Using Multiple NoSQL Database Models with Orchestrate and Node.js

Databases aren’t a solved problem. Dozens of new options have sprouted up over the past five years as developers look for ways to effectively handle emerging application patterns. But how do you choose which one to use, especially when your data demands might span the competencies of an individual database engine?

NoSQL choices abound. Do you need something that stores key-value information for quick access? How about stashing JSON documents that represent fluid data structures? What should you do for Internet-of-Things scenarios or fast moving log data where “time” is a first class citizen? How should you handle dynamic relationships that require a social graph approach? Where should you store and use geo-spatial data? And don’t forget about the need to search all that data! If you need all of the aforementioned characteristics, then you typically need to stand up and independently manage multiple database technologies and weave them together at the app layer. Orchestrate.io does it differently, and yesterday, CenturyLink acquired them.

What does Orchestrate do? It’s a fast, hosted, managed, multi-model database fabric that is accessible through a single REST API. Developers only pay for API calls, and have access to a flexible key-value store that works with time-ordered events, geospatial data, and graph relationships. It runs an impressive tech stack under the covers, but all that the developers have to deal with is the web interface and API layer. In this blog post, I’ll walk through a simple sample app that I built in Node.js.

First off, go sign up for an Orchestrate account that comes with a nice free tier. Do it, now, I’ll wait.

Once in the Orchestrate management dashboard, I created an application. This is really just a container for data collections for a given deployment region. In my case, I chose one of the four brand new CenturyLink regions that we lit up last night. Psst, it’s faster on CenturyLink Cloud than on AWS.

2015.04.21orchestrate01

For a given app, I get an API key used to authenticate myself in code.  Let’s get to work (note that you can find my full project in this GitHub repo). I built a Node.js app, but you can use any one of their SDKs (Node, Ruby, Python, Java and Go with community-built options for .NET and PHP) or, their native API. To use the Node SDK, I added the package via npm.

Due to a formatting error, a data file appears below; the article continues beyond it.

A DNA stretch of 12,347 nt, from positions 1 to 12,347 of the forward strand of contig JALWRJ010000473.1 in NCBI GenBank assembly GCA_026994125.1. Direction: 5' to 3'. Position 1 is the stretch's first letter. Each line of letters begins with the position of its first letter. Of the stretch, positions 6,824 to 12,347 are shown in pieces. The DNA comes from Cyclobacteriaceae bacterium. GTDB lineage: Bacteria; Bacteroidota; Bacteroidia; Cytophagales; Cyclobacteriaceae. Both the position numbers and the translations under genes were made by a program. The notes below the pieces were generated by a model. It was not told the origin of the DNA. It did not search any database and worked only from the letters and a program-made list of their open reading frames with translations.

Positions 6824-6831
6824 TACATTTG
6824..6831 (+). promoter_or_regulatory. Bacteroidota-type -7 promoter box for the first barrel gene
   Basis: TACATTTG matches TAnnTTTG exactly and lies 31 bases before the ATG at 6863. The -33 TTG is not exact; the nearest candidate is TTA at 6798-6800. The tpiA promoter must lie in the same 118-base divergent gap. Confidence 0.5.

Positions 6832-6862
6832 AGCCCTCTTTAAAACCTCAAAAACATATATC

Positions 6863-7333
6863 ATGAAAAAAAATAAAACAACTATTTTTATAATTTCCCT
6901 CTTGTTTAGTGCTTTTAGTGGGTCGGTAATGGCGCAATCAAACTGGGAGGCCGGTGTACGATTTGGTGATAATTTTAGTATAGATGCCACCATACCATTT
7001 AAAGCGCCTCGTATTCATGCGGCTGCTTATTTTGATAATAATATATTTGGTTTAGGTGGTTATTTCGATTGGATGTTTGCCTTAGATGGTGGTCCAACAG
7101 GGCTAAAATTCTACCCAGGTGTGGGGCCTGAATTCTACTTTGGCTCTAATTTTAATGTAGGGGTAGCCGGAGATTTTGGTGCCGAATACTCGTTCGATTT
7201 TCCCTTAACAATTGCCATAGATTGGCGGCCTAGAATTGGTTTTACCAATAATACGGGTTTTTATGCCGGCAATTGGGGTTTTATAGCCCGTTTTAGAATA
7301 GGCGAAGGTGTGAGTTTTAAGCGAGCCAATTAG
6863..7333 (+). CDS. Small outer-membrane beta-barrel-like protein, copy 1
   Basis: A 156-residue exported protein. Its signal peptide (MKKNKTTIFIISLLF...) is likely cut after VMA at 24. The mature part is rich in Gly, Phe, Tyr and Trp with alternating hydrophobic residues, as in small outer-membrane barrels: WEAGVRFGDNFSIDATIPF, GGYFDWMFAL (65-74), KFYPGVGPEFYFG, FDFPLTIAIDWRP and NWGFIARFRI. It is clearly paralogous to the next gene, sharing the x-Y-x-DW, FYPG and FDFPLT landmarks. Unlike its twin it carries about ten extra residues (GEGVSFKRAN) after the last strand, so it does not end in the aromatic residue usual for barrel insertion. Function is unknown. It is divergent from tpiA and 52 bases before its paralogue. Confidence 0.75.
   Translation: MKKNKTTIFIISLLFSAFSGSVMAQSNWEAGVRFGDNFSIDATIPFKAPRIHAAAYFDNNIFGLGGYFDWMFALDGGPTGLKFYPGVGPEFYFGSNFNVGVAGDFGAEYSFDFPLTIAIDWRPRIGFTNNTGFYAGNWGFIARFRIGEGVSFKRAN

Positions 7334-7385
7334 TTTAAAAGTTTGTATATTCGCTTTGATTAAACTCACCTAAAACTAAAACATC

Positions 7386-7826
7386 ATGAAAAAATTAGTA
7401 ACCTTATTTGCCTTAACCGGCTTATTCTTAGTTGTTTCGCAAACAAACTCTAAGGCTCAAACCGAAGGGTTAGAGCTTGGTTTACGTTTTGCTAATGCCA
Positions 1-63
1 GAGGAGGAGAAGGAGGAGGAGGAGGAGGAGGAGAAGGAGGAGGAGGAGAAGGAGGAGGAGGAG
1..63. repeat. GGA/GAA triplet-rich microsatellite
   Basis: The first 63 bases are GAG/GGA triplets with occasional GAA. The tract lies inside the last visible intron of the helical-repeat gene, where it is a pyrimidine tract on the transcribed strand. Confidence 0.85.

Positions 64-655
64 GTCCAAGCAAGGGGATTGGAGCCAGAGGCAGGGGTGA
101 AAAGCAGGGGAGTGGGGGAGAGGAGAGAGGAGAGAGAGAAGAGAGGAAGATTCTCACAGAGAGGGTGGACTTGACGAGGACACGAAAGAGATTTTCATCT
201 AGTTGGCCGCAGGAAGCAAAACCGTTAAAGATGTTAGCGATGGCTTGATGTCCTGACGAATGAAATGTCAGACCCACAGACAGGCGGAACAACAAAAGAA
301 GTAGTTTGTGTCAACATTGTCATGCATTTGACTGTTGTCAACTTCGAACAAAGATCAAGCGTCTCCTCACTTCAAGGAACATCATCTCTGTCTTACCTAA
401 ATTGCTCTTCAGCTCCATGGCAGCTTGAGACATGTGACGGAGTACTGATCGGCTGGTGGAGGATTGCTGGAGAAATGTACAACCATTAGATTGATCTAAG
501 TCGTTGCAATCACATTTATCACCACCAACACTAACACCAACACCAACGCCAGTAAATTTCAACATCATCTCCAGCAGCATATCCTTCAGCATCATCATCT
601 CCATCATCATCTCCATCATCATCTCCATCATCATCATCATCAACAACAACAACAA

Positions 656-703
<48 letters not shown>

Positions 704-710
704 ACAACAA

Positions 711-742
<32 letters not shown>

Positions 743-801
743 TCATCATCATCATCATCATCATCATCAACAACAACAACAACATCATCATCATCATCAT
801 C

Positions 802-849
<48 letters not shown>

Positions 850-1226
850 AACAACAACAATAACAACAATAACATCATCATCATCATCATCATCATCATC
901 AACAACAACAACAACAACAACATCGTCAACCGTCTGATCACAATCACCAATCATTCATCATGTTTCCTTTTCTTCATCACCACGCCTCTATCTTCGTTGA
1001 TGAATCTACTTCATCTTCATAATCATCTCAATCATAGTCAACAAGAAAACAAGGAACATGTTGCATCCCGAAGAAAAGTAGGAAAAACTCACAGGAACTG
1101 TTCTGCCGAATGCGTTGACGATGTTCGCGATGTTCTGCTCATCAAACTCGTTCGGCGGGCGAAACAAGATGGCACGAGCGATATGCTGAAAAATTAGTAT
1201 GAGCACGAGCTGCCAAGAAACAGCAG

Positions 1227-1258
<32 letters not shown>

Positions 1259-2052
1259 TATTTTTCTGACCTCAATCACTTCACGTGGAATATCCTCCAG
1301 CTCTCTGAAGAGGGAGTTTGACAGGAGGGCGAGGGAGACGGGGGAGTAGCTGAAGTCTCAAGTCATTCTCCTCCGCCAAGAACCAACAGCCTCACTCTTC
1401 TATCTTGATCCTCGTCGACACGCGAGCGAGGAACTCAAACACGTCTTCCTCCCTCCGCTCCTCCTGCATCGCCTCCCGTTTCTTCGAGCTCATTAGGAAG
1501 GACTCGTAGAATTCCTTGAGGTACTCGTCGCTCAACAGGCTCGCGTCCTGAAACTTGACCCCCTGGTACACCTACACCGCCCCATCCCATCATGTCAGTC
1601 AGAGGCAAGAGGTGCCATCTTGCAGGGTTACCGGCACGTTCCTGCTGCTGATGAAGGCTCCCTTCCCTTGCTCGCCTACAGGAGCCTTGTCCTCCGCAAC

2015.04.21orchestrate02

In this app, I’ll store basketball player profiles, relationships between players, and a time-ordered game log. I spun up a Node Express project (using Visual Studio, which I’m getting used to), and added some code to “warm up” my collection by adding some records, some event data, and some relationships. You can also query/add/update/delete via the Orchestrate management dashboard, but this was a more repeatable choice.

var express = require('express');
var router = express.Router();

//Orchestrate API token
var token = "<key>";
var orchestrate = require('orchestrate');
//location reference
orchestrate.ApiEndPoint = "<endpoint>";
var db = orchestrate(token);

/* Warmup the collection. */
router.get('/', function (req, res) {

    //create key/value records
    db.put('Players', "10001", {
        "name": "Blake Griffin",
        "team": "Los Angeles Clippers",
        "position": "power forward",
        "birthdate": "03/16/89",
        "college": "Oklahoma",
        "careerppg": "21.5",
        "careerrpg": "9.7"
    })
    .then(function (result1) {
        console.log("record added");
    });

    //create key/value records
    db.put('Players', "10002", {
        "name": "DeAndre Jordan",
        "team": "Los Angeles Clippers",
        "position": "center",
        "birthdate": "07/21/88",
        "college": "Texas A&M",
        "careerppg": "8.0",
        "careerrpg": "9.0"
    })
    .then(function (result2) {
        console.log("record added");
    });

    //create key/value records
    db.put('Players', "10003", {
        "name": "Matt Barnes",
        "team": "Los Angeles Clippers",
        "position": "strong forward",
        "birthdate": "03/09/80",
        "college": "UCLA",
        "careerppg": "8.1",
        "careerrpg": "4.5",
        "teams": [
            "Los Angeles Clippers",
            "Sacramento Kings",
            "Golden State Warriors"
        ]
    })
    .then(function (result3) {
        console.log("record added");
    });

    //create event
    db.newEventBuilder()
    .from('Players', '10001')
    .type('gamelog')
    .time(1429531200)
    .data({ "opponent": "San Antonio Spurs", "minutes": "43", "points": "26", "rebounds": "12" })
    .create()